“We owe unending gratitude to the members of our United States Armed Forces,” said Higgins, from a podium next to Founder’s Bell.
Higgins called special attention to veterans of World War II; fewer than 250,000 survive of the 16 million who served in the global conflict, according to the U.S. Department of Veterans Affairs.
“They were very humble men and women. They won the greatest war in human history,” he said. “They didn’t spike the ball – they were just grateful the war had ended.”
Veterans shape the world in peacetime, too, the congressman remarked – recounting the contributions of veterans in helping rebuild many cities in Europe and the Pacific ravaged during wartime in the 20th century.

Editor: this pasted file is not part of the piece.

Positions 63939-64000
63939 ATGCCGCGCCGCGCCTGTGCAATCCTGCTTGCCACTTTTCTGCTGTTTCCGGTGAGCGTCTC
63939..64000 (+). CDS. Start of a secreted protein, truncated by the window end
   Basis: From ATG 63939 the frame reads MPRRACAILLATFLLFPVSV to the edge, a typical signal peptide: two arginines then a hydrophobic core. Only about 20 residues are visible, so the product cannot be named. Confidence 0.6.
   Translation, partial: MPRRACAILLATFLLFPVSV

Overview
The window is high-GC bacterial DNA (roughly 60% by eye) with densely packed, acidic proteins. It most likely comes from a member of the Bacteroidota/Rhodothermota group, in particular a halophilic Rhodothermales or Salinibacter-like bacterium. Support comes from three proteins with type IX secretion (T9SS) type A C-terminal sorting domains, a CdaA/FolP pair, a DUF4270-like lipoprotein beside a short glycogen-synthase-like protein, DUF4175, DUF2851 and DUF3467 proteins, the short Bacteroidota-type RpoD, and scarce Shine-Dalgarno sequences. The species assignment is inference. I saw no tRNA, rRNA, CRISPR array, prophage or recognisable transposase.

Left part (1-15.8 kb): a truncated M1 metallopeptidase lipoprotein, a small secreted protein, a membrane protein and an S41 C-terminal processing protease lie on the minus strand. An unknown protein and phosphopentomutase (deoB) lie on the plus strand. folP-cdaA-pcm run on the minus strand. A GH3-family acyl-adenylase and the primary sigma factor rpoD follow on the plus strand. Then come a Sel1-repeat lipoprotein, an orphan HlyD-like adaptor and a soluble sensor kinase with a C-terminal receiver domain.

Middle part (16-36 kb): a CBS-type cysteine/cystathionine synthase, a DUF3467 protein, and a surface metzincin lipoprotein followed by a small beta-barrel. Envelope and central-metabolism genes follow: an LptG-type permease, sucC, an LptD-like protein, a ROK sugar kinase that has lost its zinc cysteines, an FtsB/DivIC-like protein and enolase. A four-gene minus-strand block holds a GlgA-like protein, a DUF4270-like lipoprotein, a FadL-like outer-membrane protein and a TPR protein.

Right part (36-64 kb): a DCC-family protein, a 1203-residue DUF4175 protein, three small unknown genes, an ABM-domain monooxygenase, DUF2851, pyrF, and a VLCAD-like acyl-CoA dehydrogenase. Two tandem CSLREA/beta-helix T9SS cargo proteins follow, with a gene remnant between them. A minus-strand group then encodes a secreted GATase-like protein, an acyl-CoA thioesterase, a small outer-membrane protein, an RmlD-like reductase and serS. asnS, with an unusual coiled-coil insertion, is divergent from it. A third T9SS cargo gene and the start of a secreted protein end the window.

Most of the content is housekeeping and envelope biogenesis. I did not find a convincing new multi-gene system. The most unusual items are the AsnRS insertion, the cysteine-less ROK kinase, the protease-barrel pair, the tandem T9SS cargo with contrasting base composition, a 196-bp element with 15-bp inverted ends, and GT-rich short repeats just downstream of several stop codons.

In his remarks, the congressman also pointed out the particular poignance of this year’s holiday.
“For the first time in 20 years,” he said. “America is not involved in a war in Afghanistan.”
Not far from the ceremony, in the shadow of Rosary Hall, a sapling was planted in honor of men and women of uniform.
“The one thing that unites us is our humanity. We need each other. Our futures are tied to each other,” said Higgins. “If we work together, we can avoid horrible wars from happening again.”